Friday, November 16 2018
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Compulsive shoplifting

Compulsive shoplifting

Shoplifting in Britain costs more than £300m a year, according to the British Retail Consortium, with the value of goods stolen from British shops having risen to its highest level in a decade. For some people, shoplifting is a compulsive habit. A lead counsellor at Addictions UK believes this pathological need to shoplift is far more common than people realise. "It is a genuine addiction that stems from the same issue as a gambling or drinking addiction. These people shoplift because they feel compelled to act by their subconscious, rather than for financial gain. They experience an emotional urge to experience the rush of adrenaline - and consequently dopamine - they receive from shoplifting, and the only way to suppress that is by giving in. From an addict's point of view, this rush mitigates all thought of those they are affecting."

Faking mental illness

Faking mental illness

In his tribunal Moors murderer Ian Brady claims he used method acting techniques to fool doctors and psychologists into diagnosing him with paranoid schizophrenia. How easy is it to fake mental illness and get away with it? Although the methods used are not infallible, experts have devised a series of increasingly sophisticated tests to spot false claims. The most common giveaway is for fakers to overstate their symptoms, creating an unrealistic picture of their supposed illness.

Stabbing: a moment of madness

Stabbing: a moment of madness

In 1999 Sean Clifton stabbed 22-year-old Julie Bouvier after voices in his head told him to seek out the 'prettiest girl in the mall' and go and stab her. He stabbed her six times. Earlier that day he had been to the local psychiatric hospital asking for help as he could feel he was losing his grip on reality.

Is evil in our genes?

Is evil in our genes?

On December 14 2012, Adam Lanza, 20, walked into Sandy Hook Elementary School in Connecticut and shot 20 children and six adults dead, before turning the gun on himself. Already that day, he’d killed his mother with her shotgun. Geneticists at the University of Connecticut are analysing Lanza’s DNA. Could it be that one or more genes can make people evil?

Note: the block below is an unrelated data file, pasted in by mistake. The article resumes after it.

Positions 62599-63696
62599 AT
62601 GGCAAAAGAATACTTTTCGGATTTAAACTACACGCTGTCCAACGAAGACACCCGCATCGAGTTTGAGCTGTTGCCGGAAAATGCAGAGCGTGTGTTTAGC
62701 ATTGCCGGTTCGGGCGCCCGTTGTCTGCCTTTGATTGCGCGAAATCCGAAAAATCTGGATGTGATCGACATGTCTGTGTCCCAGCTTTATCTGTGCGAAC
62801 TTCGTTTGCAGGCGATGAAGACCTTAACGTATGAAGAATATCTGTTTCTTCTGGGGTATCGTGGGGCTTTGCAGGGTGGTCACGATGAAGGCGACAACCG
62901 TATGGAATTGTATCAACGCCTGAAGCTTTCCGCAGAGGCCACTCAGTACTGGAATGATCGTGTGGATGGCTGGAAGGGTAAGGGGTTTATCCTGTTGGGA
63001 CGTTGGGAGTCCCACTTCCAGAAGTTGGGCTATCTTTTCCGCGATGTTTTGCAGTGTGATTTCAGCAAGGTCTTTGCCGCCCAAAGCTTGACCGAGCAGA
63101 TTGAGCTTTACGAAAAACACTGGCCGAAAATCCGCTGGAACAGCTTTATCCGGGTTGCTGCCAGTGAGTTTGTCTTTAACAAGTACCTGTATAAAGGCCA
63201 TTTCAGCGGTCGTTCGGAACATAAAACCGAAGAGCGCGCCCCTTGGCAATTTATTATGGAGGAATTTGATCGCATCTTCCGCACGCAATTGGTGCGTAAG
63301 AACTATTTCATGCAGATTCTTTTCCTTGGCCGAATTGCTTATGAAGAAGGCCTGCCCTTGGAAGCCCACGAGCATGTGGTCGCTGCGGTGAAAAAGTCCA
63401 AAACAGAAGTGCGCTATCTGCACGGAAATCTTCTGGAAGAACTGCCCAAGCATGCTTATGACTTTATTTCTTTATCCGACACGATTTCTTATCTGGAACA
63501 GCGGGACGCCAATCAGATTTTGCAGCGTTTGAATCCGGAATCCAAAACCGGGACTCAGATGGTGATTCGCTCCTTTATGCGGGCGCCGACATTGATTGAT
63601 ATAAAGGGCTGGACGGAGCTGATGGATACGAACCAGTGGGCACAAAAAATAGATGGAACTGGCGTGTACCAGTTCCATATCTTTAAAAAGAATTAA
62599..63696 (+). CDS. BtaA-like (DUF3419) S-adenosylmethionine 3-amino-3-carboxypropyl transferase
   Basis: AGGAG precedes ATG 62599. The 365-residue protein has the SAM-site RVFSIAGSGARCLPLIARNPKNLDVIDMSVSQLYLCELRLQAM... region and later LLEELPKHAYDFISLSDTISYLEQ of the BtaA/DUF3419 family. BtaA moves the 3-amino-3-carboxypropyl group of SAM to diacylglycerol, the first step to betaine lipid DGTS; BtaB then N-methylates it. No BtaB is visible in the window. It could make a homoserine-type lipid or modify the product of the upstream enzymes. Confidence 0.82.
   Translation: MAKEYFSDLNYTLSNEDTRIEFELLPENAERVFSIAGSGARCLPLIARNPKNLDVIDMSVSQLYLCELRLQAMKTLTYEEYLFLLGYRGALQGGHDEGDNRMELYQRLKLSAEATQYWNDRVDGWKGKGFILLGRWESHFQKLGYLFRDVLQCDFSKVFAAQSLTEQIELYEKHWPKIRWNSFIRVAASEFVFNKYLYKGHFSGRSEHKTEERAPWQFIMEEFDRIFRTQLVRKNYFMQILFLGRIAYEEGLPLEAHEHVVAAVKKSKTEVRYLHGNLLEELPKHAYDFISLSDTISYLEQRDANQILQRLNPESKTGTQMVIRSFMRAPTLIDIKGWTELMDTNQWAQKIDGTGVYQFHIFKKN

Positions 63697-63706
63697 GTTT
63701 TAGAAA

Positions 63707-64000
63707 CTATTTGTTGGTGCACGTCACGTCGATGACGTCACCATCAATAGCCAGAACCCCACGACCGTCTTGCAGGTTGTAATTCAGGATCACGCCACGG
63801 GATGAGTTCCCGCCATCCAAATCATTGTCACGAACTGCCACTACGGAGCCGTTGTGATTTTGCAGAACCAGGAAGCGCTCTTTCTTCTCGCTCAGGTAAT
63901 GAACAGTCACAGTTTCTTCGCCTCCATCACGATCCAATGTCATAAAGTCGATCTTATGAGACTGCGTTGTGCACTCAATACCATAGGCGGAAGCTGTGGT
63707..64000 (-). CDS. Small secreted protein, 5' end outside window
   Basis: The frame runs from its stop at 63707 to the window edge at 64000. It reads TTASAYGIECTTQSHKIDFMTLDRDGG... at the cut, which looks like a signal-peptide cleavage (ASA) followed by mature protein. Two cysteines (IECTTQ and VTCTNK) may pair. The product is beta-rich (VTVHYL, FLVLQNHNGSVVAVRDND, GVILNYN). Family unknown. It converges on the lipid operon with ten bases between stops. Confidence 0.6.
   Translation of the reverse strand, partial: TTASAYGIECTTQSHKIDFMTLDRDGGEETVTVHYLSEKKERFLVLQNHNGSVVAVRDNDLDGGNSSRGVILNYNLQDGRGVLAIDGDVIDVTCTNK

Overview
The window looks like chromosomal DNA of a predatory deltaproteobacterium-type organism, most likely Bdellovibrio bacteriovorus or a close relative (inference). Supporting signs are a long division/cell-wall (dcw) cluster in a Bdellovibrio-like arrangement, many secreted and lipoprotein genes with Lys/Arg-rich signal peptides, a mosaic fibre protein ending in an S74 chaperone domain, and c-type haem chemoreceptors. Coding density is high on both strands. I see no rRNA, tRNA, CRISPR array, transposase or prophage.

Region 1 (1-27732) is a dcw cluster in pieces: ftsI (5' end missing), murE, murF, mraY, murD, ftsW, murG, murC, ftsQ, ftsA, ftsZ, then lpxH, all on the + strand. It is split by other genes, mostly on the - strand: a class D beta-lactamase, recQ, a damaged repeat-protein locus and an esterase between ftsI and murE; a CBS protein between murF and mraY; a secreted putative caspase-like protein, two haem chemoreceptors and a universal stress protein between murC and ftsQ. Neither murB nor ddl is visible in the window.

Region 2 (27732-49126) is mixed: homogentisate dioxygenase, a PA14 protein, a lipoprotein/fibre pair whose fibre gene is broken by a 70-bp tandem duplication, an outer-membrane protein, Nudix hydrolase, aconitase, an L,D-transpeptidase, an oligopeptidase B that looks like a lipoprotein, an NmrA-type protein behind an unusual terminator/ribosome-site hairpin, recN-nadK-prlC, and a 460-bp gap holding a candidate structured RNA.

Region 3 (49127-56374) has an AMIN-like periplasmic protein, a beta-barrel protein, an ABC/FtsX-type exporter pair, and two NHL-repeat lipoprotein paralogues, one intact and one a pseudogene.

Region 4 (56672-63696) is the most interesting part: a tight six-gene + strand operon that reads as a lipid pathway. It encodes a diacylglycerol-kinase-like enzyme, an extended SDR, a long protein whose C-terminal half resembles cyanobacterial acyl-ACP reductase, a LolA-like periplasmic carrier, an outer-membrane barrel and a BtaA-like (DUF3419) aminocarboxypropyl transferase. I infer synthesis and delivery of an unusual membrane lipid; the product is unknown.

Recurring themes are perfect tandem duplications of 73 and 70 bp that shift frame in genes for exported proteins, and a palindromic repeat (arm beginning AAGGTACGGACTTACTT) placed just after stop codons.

Rehabilitating stalkers

Rehabilitating stalkers

The National Stalking Clinic based at Chase Farm Hospital in Enfield, north London, offers stalkers an alternative to prison terms. The treatment takes the form of joint psychiatric and psychological assessment. Stalkers can be divided into five broad categories: the rejected stalker, who has had a relationship with the victim and often seeks revenge, the intimate stalker who often becomes deluded that the object of their attentions is a willing romantic partner, the incompetent stalker who usually has underlying learning disabilities or mental-health issues, the resentful stalker who does it to frighten and distress and finally, the predatory stalker who is preparing a sexual attack.

Mr Men personalities
  •  21 01 2013
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Paedophilia - causes and consequences

Paedophilia - causes and consequences

The Jimmy Savile scandal caused public revulsion, but experts disagree about what causes paedophilia - and even how much harm it causes.

The legacy of Operation Ore

The legacy of Operation Ore

A review of the UK's biggest ever computer crime investigation. Thousands of people were accused of downloading images of child abuse. The legacy is controversial.

Stalking becomes a specific criminal offence

Stalking has become a specific criminal offence in England and Wales in a move to improve victims' safety. The government has introduced two offences, stalking and stalking involving a fear of violence. A parliamentary inquiry earlier this year found that about 120,000 victims, mostly women, were stalked every year. However only 53,000 incidents are recorded as crimes by police - and only one in 50 of these reports leads to an offender being jailed.